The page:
FCC leaves public behind

The FCC should ensure equal access to rulemaking information for all stakeholders.

In a report released last month, the Government Accountability Office revealed that the Federal Communications

Commission consistently leaks vital rulemaking information to corporate lobbyists and big media stakeholders, leaving citizens and public-interest groups in the dark when it comes to important media decisions in our country. Several industry stakeholders admitted to the GAO that they learn which items the FCC will vote on, even though that information is not supposed to be released outside of the FCC.

The preferential treatment certain media lobby groups receive from the FCC may give them an edge when it comes to important issues that affect media policy and regulation.

According to the report, stakeholders in large companies were given rulemaking information earlier than consumer and public-interest groups. FCC members said “timing is everything” when lobbyists look to push a certain vote.

When stakeholders on one side receive information earlier than the other side, this gives them more time to meet with voting FCC members to push a certain agenda, maximizing impact.

It is crucial that the FCC create an environment that allows all stakeholders an equal chance to participate in the voting process. The FCC is a media regulation agency created to ensure proper usage of public airwaves and promote diversity and competition in media. From who controls the city newspaper to the diversity of voices we hear on the radio, FCC regulations affect the lives of every American. The FCC affects the business practices of media owners and is routinely lobbied by groups and companies who have a vested interest in the regulations of the media industry. The outcomes of decisions made by the FCC are felt throughout the entire media industry, and it is vital that it conducts rulemaking and policy change in a fair and transparent manner.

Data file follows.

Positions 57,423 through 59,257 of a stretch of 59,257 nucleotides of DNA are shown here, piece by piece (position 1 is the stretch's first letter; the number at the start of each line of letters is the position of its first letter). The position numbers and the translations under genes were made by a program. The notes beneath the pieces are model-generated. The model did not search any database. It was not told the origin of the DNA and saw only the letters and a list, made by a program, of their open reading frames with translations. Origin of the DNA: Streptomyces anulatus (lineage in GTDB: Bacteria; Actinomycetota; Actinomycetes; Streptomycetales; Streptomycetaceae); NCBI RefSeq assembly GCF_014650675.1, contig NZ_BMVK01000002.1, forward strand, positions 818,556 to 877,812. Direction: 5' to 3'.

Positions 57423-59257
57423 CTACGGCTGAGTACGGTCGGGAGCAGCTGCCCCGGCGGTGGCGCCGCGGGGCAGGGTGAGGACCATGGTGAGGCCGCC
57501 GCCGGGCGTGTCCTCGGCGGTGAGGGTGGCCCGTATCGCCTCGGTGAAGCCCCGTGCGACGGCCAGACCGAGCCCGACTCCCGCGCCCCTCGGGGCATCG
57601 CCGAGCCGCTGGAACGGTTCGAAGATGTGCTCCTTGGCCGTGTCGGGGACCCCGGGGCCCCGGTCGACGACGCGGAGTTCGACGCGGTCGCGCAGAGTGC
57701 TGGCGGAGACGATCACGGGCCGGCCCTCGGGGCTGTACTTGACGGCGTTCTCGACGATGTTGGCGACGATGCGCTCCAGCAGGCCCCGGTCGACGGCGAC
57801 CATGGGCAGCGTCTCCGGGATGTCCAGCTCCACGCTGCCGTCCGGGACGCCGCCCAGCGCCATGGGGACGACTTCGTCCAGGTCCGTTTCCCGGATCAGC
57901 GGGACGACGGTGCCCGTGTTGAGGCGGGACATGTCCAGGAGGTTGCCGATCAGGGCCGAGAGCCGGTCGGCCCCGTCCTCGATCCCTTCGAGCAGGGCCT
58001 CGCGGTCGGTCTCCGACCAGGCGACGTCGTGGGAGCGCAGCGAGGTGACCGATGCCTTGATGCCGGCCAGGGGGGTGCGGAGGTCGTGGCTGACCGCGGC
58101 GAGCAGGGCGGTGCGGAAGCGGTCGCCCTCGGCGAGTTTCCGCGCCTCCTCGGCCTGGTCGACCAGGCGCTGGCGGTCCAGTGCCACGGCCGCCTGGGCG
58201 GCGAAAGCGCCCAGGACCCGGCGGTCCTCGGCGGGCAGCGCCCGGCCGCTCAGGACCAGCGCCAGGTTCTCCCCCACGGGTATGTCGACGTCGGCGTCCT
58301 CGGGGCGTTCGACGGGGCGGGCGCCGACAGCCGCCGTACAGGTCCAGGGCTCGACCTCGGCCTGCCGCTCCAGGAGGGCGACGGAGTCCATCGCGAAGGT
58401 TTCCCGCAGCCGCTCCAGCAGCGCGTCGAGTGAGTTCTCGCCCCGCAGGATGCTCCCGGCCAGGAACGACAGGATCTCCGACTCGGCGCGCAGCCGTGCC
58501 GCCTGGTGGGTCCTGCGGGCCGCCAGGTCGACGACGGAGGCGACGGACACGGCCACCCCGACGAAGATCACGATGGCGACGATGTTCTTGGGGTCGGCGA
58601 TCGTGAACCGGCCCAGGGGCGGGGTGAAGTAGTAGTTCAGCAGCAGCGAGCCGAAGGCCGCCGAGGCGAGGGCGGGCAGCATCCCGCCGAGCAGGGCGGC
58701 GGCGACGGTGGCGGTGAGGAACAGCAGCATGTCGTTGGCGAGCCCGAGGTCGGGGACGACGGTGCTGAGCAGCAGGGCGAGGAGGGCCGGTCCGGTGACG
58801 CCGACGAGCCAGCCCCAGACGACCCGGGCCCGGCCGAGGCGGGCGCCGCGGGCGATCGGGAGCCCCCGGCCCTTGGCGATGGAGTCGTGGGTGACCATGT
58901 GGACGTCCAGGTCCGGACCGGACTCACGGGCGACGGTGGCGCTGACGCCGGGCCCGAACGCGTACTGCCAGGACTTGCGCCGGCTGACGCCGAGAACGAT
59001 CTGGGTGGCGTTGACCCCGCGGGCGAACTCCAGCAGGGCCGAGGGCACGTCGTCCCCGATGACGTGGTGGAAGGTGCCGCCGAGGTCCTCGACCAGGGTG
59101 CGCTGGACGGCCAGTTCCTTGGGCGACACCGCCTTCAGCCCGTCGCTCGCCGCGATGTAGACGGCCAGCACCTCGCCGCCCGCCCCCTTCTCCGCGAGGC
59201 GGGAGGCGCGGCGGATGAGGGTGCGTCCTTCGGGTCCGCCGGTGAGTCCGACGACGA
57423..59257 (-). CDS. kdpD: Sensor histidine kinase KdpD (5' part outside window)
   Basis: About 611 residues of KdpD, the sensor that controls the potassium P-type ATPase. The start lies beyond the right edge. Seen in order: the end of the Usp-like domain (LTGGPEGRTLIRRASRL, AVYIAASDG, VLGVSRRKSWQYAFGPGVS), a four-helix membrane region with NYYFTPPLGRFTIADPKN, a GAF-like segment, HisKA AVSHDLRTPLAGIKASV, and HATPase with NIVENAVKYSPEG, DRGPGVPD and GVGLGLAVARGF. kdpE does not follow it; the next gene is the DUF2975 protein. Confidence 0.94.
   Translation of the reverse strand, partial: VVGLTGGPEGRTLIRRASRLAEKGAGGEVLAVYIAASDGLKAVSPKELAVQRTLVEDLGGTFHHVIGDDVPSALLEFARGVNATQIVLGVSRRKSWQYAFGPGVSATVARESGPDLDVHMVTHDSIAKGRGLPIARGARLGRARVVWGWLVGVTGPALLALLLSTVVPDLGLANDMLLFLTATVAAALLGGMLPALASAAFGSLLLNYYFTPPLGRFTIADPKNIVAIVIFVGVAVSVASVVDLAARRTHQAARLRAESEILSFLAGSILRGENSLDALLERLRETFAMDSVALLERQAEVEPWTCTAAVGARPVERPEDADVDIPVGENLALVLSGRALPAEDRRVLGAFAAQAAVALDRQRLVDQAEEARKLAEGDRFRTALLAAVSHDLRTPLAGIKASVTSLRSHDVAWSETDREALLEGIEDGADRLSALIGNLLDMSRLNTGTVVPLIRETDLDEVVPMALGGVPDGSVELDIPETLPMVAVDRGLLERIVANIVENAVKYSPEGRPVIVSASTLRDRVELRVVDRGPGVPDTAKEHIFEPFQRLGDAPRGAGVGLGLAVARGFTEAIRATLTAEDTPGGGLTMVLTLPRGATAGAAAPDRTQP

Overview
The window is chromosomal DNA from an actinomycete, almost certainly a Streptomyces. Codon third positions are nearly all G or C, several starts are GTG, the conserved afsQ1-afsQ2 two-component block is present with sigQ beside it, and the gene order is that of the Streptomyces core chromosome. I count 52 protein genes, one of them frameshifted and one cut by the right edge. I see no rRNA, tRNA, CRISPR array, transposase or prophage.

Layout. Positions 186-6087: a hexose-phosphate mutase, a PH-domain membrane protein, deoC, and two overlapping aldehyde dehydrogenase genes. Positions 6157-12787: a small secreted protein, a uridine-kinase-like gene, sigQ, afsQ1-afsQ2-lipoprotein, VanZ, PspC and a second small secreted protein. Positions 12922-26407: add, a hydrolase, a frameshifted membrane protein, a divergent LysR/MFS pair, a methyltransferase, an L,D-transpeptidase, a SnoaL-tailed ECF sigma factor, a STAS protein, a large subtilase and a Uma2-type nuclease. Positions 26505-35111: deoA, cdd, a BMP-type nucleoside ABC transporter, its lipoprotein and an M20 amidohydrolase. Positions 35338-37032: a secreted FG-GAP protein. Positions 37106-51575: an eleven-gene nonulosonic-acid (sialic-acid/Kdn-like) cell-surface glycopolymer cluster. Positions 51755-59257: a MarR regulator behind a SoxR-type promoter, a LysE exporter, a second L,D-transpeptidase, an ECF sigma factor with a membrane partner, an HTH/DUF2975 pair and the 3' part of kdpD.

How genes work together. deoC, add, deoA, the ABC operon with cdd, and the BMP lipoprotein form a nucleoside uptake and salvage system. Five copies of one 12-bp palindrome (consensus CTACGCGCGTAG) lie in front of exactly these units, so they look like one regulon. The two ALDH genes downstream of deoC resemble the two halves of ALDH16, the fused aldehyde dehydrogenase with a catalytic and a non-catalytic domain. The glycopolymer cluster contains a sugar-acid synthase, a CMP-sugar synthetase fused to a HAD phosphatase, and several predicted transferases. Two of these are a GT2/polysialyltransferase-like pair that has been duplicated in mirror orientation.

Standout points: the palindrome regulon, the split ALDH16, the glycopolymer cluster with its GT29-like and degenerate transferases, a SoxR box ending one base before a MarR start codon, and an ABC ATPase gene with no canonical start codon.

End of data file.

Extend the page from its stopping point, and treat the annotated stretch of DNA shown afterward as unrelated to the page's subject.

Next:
It is not acceptable that a regulatory agency, which was founded to act in the public interest, seems to be catering to the interests of wealthy media conglomerates and their lobbyists instead. The people who are most affected by the FCC have been left behind, and governing members of the FCC have lost sight of the Commission’s original intent. It’s time for the FCC to shine a light on its increasingly shady regulatory processes.